Laurent SÉGUIN: It depends on what you mean by “do not work”. Do you only care about revenue streams, or are you also considering the implications that free software entails for users. If you only measure revenue, then all models work, because you can make money with any one of them. Establishing multiple revenue streams simultaneously generally allows enough resources to keep the project going. For instance, mainly collecting revenue through support services does not mean you overlook selling stuffed animals [if you can]. However, any software vendor who thinks about financing R&D by only selling support services should be careful. When a vendor tries to be competitive with service prices (as expected by clients), service revenues tend to only cover service costs, and do not necessarily allow for any extra to finance code development as well. Fortunately, France has plenty of aid schemes in support of innovation, like the Crédit Impôt Recherche (Research Tax Credit) which allows them to continue investing in their R&D. If users’ freedom is what matters (truly free software, not any “shareware” that is half open-source), then models that restrict users’ freedoms do not work. By that token, The AFUL (Association of French-Speaking Free Software Users) advises all companies enticed by this type of software – which can be technologically very good and actually fulfill their needs – to be very critical with the open-source speech from vendors and to treat these solutions as they would any other of the vendor’s non-free software products.

The big failure in the free software economy lies in the competition between service providers and software vendors. Too often the former monopolize revenue sources, forcing the latter to protect themselves by limiting freedoms offered by their software in order to force service providers to pay them part of the revenue generated through the software. That explains in part why the freemium model is so highly favored by software vendors. From my point of view, only the users can reconcile these two actors. Either by asking for services related to separate areas, or by forcing service providers to get reinsurance from software vendors. The AFUL (users’ association) works hard on these aspects with major customers. Even if it ultimately makes for increased fees, it is in the user’s best interest to make the one who creates and maintains the code as sustainable as possible (and the one who integrates the software into their computer systems as well).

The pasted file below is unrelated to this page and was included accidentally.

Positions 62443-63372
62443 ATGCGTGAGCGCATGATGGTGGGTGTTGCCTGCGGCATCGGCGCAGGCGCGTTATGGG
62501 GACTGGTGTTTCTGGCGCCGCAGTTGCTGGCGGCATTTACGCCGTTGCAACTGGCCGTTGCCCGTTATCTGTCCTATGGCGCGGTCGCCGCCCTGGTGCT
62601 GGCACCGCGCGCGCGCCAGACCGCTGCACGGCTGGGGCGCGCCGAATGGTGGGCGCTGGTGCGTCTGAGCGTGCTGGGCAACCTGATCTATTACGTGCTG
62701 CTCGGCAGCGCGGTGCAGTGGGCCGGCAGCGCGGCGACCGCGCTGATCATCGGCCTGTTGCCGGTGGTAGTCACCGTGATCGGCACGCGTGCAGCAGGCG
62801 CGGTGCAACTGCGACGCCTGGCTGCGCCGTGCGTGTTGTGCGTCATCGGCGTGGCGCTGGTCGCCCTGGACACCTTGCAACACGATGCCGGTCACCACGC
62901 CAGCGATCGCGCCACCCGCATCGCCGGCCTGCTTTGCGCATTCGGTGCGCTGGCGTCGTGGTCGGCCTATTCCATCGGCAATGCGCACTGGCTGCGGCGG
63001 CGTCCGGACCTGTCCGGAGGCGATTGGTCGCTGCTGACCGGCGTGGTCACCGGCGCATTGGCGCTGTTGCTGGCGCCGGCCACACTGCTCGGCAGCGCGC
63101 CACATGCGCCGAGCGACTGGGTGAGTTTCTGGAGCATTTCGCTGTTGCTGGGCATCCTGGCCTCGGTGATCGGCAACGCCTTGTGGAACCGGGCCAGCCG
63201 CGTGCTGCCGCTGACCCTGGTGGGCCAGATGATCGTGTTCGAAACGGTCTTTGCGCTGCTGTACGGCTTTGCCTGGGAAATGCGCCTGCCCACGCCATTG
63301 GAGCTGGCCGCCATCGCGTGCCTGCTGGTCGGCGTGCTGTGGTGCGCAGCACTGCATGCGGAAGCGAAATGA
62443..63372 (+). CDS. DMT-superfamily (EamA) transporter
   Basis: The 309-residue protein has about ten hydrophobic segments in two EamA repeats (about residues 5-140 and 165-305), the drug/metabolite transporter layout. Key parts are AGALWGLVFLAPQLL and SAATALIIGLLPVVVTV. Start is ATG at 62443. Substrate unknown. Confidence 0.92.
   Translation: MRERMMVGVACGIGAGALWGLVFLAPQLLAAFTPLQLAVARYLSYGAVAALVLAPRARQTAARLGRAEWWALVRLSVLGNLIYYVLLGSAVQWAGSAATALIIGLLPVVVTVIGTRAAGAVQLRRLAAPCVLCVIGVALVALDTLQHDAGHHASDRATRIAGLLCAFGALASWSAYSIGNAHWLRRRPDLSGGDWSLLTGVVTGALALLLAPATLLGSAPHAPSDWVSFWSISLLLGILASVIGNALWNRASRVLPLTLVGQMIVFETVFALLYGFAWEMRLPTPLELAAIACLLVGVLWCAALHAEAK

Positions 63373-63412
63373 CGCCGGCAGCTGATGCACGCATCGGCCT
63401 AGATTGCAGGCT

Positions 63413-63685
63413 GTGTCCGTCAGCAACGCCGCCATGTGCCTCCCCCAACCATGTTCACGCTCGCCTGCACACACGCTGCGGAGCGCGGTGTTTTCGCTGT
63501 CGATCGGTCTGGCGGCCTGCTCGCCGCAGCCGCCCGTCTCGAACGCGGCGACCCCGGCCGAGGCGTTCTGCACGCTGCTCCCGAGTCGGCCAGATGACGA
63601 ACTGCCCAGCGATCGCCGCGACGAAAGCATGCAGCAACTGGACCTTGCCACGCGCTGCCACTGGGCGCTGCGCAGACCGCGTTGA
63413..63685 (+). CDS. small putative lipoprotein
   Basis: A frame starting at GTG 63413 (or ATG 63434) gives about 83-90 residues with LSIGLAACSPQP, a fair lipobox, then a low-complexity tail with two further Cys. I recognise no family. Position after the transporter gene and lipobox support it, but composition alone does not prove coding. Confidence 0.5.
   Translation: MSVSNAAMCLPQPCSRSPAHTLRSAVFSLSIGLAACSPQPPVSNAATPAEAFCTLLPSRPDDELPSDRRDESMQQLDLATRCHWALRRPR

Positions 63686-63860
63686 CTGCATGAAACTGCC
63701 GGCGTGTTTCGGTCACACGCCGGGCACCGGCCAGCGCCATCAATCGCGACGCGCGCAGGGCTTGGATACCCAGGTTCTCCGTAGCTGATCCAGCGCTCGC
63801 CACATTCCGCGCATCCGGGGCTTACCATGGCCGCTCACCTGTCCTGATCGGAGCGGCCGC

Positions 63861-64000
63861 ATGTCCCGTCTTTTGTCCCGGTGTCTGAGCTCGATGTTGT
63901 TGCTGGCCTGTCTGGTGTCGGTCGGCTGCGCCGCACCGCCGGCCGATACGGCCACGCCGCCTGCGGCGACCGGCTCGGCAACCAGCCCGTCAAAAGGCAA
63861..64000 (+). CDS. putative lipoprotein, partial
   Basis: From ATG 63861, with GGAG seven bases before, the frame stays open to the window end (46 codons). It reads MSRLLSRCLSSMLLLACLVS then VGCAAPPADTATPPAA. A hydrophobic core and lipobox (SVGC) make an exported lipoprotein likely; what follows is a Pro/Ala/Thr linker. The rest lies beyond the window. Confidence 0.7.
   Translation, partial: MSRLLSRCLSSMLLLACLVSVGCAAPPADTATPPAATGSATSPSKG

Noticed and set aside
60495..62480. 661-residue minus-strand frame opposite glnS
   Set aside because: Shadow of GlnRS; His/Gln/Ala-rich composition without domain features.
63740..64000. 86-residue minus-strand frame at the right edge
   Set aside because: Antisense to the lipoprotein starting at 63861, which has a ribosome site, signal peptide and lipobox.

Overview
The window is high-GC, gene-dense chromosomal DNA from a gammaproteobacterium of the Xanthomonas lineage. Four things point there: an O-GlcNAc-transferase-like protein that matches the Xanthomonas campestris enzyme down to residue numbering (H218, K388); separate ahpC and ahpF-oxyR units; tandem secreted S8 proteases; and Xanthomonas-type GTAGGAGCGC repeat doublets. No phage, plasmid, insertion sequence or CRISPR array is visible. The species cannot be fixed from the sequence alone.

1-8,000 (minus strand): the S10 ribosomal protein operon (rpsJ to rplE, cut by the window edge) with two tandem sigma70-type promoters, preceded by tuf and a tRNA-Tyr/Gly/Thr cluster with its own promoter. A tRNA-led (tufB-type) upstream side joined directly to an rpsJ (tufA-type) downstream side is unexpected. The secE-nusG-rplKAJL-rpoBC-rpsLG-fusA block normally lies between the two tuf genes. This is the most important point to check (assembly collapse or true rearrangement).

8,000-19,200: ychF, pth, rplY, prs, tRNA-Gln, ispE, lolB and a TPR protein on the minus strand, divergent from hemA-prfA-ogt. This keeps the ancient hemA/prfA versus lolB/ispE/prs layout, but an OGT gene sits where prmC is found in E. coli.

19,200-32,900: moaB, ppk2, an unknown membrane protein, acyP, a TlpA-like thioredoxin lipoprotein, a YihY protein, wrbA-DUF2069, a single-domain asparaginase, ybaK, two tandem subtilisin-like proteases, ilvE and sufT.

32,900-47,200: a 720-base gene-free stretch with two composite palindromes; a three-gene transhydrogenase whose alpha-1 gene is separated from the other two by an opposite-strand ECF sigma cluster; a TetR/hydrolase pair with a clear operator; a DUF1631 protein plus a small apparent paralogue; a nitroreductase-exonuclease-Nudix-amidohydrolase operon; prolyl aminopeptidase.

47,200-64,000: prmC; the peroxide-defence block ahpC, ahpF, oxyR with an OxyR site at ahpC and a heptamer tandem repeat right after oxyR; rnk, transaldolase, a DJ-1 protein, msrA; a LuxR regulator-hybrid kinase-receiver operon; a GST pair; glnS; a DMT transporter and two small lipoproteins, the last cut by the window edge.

What are the emerging business models that appeal most to you?

Laurent SÉGUIN: Involvement by users who understood that choosing a free software – a truly free one – is an investment bringing about competitiveness gains that are worth protecting, not simply an additional operating expense.

Sophie GAUTIER: The pooling of users to finance specific functionality with regard to their business needs. And in any case, their involvement as actors, not just consumers, not only for the code itself, but also in the entire chain of free software production (quality assurance, localization, documentation, infrastructure, etc.).


Interview by Bastien Guerry

Translation by Wasfi Jaouad with the help of Antoine Martin-Regniault


Bastien Guerry

About Bastien Guerry

Bastien Guerry is a developer and consultant, specialist in free software and digital education issues. He has been an advocate for digital freedoms since the end of the 20th century, at time when he simultaneously discovered GNU/
Linux, the free software movement, and programming.